Large-scale data analysis finds ‘left behind’ places have worse health, wealth and employment

  • New research identifies 206 ‘left behind’ areas in England
  • Lack of places to meet, low levels of community activity and poor physical and digital connectivity are key indicators, in addition to deprivation
  • People in left behind neighbourhoods suffer higher rates of unemployment, serious ill health and child poverty

New research published today [05.09.19] by Local Trust [1] and Oxford Consultants for Social Inclusion (OCSI) [2] suggests that places to meet, connectivity – both physical and digital – and an active, engaged community are vital to secure better social and economic outcomes for people living in deprived neighbourhoods.

People in places which lack these features have higher rates of unemployment and child poverty, and their health is also worse than those living in other deprived areas. And the evidence is that they are falling further behind. The report, Left behind? Understanding communities on the edge [3], argues that this adds up to these areas being some of the most left behind in the country.

The research combines multiple national data sources to create a statistically-robust ‘community needs’ index for the first time, helping policy makers target investment in social infrastructure.

It supports the case for new solutions to ‘level up’ civic infrastructure (such as community centres, libraries, green spaces) and improve connectivity and community engagement. It asks government to answer the call of the Community Wealth Fund Alliance [4] – a consortium of over 150 civil society and private sector organisations – for the next wave of dormant assets from stocks, shares, bonds, insurance and pension funds to be invested in left-behind neighbourhoods for this purpose.

Matt Leach, chief executive, of Local Trust said: “The areas we have identified as left behind are often on the edges of cities and towns yet disconnected from jobs and services. They have lost the pubs, community centres and other facilities that people need to sustain their neighbourhoods. Worryingly, they appear to be falling further behind the rest of the country on many key economic and social indicators. We need to work with government to ensure the people in them have the support they need to build stronger communities and better places to live.”

The report also asks government to establish a joint cross-government/civil society task force to consider evidence and develop recommendations to improve social and economic outcomes for people in left-behind areas, and to allocate an appropriate proportion of the £3.6bn Stronger Towns Fund and the proposed UK Shared Prosperity Fund to them.

Stefan Noble, Research Director OCSI said: “Some of the findings are very striking, for example unemployment and benefit claimant rates are double the national average, one in three children are living in poverty and more than 36% of the adult population hold no formal qualifications. There is also some evidence that the areas we have identified as left-behind are falling behind other deprived areas on key socio-economic outcomes. These differences cast light on the potential impact of community factors in deprived places and how they shape peoples’ lives and outcomes.”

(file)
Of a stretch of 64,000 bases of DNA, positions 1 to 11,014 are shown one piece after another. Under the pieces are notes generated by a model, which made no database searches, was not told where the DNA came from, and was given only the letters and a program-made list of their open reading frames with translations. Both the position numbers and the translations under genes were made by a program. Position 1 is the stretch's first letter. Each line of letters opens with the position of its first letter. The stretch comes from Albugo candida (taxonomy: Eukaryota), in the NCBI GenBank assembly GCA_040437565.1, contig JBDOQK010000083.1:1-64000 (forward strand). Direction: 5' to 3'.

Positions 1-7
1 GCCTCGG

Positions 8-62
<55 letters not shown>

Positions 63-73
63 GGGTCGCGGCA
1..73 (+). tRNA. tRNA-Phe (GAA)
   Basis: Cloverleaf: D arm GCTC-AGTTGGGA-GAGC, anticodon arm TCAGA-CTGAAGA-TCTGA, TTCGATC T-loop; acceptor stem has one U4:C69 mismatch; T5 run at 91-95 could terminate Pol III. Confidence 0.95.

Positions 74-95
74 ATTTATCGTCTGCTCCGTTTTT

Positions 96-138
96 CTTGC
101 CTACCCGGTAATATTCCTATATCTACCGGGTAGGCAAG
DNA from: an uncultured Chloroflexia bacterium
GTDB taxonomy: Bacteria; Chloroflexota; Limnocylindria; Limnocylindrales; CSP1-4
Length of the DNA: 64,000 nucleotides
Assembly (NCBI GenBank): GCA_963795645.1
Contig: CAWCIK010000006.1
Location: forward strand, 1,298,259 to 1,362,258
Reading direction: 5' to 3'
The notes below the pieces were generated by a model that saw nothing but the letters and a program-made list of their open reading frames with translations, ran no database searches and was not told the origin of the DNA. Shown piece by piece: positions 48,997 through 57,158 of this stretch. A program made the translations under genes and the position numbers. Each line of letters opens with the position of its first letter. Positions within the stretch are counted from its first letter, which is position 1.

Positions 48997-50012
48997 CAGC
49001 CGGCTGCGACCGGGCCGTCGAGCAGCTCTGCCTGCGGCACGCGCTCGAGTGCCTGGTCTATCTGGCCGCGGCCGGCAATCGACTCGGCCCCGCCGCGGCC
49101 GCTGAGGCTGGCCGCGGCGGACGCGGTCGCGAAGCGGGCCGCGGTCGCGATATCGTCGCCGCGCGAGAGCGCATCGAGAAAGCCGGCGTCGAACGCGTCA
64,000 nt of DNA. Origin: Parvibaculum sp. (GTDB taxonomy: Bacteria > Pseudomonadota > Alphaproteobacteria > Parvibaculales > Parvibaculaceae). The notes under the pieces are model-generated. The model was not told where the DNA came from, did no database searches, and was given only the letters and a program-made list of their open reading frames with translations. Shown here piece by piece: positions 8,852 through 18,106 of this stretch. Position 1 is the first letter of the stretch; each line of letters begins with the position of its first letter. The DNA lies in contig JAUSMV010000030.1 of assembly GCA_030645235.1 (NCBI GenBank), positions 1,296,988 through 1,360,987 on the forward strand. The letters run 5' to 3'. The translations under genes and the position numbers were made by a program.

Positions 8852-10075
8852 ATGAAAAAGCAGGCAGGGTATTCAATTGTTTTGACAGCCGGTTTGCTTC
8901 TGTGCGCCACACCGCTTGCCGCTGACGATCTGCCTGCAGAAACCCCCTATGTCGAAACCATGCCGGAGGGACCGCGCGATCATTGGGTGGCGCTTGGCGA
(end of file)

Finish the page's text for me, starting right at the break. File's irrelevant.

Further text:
The research identifies 206 wards as left behind. They have a combined population of more than 2 million people, which is nearly 4% of people in England. Mapping shows concentrations of left-behind areas in housing estates outlying big towns and cities, such Greater Manchester, Merseyside, Birmingham, Middlesbrough, Hull and Stoke, as well as in post-industrial areas in northern England and coastal areas in southern England.

Some 45 wards in the North East fall into the category of left behind, representing 13.3% of all its wards – the highest percentage of any region. Meanwhile, 52 wards in the North West are classified as left behind – the greatest number of any region – representing 5.6% of all wards there.

These left-behind areas have a different demographic profile from other deprived areas, with a lower working-age population, a higher number of people with work-limiting illnesses, higher levels of lone-parent families and caring responsibilities, and lower population growth than elsewhere in the country.

The research is published at http://bit.ly/LTLeftBehind

ENDS

Further information

Sophie Willett
07955 376591
sophie@willemcomms.com

Notes

[1] Local Trust was established in 2012 to deliver Big Local, a unique programme that puts residents across the country in control of decisions about their own lives and neighbourhoods. Funded by a £217m endowment from the National Lottery Community Fund – the largest ever single commitment of lottery funds – it provides in excess of £1m of long-term funding over 10-15 years to each of 150 local communities, many of which face major social and economic challenges but have missed out in the past from accessing their fair share of statutory and lottery funds in the past. www.localtrust.org.uk

[2] Oxford Consultants for Social Inclusion (OCSI) work with public and community organisations to improve services. They turn complex datasets into engaging stories, and make data, information and analysis accessible for communities and decision-makers. A spin-out from Oxford University, OCSI has helped 100s of public and community sector organisations to make their services more efficient and effective.

[3] The analysis is not intended to be definitive – Local Trust will add more datasets and make it more granular over time. The research report and OCSI’s research slides are available at http://bit.ly/LTLeftBehind

[4] The Community Wealth Fund alliance is a group of public, private and voluntary sector organisations and initiatives that are supporting the call for a new multi-billion pound national endowment to support deprived communities. bit.ly/CommunityWealthFund